BOSTON — Often times when a player is entrenched in a slump, he doesn’t know what to do. Doesn’t know where to turn. Doesn’t know how to get out. In an age where player-coach relationships are as important as ever, Tyler Seguin, who recently sought help from his coach, gets it.
‘Tyler wanted to know how he could help the team,” coach Claude Julien said at Wednesday’s morning skate. “Today it’s a different concept. Players want to know, they need guidance. You give it to them. They know that door has always been open for conversation. Doesn’t mean they will hear what they want to hear, but they’ll hear the truth.”
Seguin, the former second-overall pick and third-year pro, struggled mightily the first three rounds of the playoffs. Then, something clicked. The young star registered points in three straight Stanley Cup Final games, and appeared to be back on the path to above-average play.
In a crucial Game 4 in which the Bruins looked to take a commanding 3-1 series lead, Seguin made a mental mistake just five minutes in. Turning the puck over at Chicago’s blue line on the man advantage proved costly, as Michal Handzus turned it into a shorthanded tally for the Blackhawks.
After the Bruins tied it up with a special teams goal of their own, Seguin and linemates Chris Kelly and Daniel Paille had two great shifts, almost giving the team a 2-1 lead, but the game entered intermission tied at one.
Early in the second period the Blackhawks got a great look for Duncan Keith off a drop pass, but it was Seguin with the diving effort to break up the shot, which could have easily been a goal for Chicago. This is an effort we’ve seen from Seguin more often as his game’s developed, but he and the rest of Boston’s forwards need to do a better job defensively, which was a key aspect in many of Chicago’s Game 4 goals.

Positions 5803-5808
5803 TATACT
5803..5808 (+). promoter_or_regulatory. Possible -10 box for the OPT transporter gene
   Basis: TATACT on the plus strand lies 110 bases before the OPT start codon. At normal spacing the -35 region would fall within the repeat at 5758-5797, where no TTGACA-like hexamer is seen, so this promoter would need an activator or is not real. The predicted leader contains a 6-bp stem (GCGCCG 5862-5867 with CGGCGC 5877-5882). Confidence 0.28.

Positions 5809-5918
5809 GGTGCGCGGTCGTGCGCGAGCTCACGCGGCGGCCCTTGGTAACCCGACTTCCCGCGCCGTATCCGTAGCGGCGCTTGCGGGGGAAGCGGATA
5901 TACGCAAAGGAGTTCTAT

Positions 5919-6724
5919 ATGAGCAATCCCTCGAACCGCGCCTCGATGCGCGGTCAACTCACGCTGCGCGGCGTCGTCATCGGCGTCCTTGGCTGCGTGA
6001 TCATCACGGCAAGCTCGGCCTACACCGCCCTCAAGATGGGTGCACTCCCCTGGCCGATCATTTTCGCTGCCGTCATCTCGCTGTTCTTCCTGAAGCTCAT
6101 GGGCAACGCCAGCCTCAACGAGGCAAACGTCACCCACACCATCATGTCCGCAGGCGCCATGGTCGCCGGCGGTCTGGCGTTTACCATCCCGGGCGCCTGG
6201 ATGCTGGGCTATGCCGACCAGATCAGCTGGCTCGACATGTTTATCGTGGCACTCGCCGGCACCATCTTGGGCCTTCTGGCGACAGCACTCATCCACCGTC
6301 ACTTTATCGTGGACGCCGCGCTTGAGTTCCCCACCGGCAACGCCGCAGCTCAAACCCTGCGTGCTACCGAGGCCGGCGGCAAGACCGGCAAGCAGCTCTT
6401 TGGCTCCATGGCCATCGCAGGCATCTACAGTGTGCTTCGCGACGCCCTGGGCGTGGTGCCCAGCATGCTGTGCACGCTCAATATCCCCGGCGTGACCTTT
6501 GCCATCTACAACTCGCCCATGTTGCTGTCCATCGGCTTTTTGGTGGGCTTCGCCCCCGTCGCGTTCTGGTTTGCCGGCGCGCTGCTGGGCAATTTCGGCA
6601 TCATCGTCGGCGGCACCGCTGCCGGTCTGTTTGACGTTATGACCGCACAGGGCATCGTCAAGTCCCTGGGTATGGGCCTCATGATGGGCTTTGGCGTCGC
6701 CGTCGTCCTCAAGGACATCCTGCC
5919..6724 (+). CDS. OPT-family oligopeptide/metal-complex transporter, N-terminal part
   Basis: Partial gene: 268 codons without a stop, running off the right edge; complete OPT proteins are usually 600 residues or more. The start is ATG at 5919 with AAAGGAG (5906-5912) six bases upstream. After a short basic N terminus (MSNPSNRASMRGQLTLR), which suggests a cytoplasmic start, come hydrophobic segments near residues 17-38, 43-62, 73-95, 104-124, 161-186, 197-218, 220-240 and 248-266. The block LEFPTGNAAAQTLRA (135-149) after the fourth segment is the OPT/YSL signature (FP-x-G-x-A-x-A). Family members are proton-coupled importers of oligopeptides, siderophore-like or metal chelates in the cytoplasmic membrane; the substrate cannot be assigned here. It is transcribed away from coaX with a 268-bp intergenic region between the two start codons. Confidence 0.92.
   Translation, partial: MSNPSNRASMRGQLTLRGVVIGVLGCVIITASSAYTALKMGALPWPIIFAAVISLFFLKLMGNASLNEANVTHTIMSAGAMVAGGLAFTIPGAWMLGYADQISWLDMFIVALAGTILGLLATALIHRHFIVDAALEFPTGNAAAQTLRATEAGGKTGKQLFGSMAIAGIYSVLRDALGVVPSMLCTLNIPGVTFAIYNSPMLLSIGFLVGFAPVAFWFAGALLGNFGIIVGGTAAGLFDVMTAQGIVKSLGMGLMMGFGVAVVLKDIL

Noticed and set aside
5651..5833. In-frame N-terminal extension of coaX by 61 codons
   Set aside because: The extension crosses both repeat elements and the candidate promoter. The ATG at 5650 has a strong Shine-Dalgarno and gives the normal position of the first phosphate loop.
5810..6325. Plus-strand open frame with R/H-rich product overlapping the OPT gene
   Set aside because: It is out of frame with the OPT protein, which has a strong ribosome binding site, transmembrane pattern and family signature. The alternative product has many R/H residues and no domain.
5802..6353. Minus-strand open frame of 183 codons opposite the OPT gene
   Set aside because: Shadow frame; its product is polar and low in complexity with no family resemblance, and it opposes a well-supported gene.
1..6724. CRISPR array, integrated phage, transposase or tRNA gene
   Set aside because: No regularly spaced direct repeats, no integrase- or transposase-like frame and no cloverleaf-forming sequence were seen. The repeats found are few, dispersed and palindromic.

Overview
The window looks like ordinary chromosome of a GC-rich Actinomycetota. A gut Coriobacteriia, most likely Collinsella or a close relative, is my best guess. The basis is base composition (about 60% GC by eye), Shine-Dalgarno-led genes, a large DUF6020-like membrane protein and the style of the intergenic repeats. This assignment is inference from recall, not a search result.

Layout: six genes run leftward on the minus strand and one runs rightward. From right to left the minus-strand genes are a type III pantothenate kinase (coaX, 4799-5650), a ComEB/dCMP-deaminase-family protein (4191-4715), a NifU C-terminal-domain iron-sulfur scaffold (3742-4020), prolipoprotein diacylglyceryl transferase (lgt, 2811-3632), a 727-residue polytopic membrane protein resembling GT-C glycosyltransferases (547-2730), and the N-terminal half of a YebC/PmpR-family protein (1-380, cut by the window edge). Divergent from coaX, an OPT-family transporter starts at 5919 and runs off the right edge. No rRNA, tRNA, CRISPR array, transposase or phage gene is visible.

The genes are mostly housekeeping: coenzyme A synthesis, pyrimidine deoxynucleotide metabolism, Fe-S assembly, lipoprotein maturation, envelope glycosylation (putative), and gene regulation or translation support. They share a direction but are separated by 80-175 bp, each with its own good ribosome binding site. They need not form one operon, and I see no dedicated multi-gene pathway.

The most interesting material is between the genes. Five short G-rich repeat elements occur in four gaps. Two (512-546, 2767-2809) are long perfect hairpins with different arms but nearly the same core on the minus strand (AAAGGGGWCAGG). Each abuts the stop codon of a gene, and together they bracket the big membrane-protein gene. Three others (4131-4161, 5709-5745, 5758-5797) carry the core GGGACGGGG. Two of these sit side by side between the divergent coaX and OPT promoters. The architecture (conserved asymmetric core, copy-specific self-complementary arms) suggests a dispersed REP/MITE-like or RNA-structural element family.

Seguin, who turned the puck over on the Blackhawks’ first goal, was also on the ice for their third tally. He needs to be more effective in forming the defensive layers that make the Bruins so frustrating to play against.
They often say the two-goal lead is the most dangerous in hockey, and after Marcus Kruger scored on an odd-man rush due to an ineffective Dennis Seidenberg pinch, the Bruins seemed to find their extra gear.
Scoring two goals in a row, the black and gold had tied things up. Seguin, who had a pretty rough start to this game, was a key contributor in the power-play goal that cut the Bruins deficit to one.
After three more third period goals sent the game to overtime, Brent Seabrook won it for the Hawks with a blast from the point.
Maybe some of the Bruins should follow Seguin’s lead, and seek help from their coach. The black and gold had some good moments, particularly coming back from a late two-goal deficit, but they certainly got away from their identity Wednesday, which played right into Chicago’s style.
“I think our decision making wasn’t very good at times,” said Julien postgame. “Didn’t think we were moving the puck as well as we had been in the past. It was certainly a tough outing for us tonight. They came out hard, played extremely well. Somehow, again, they had the better of us for the first of the game until we got ourselves going here a little bit.”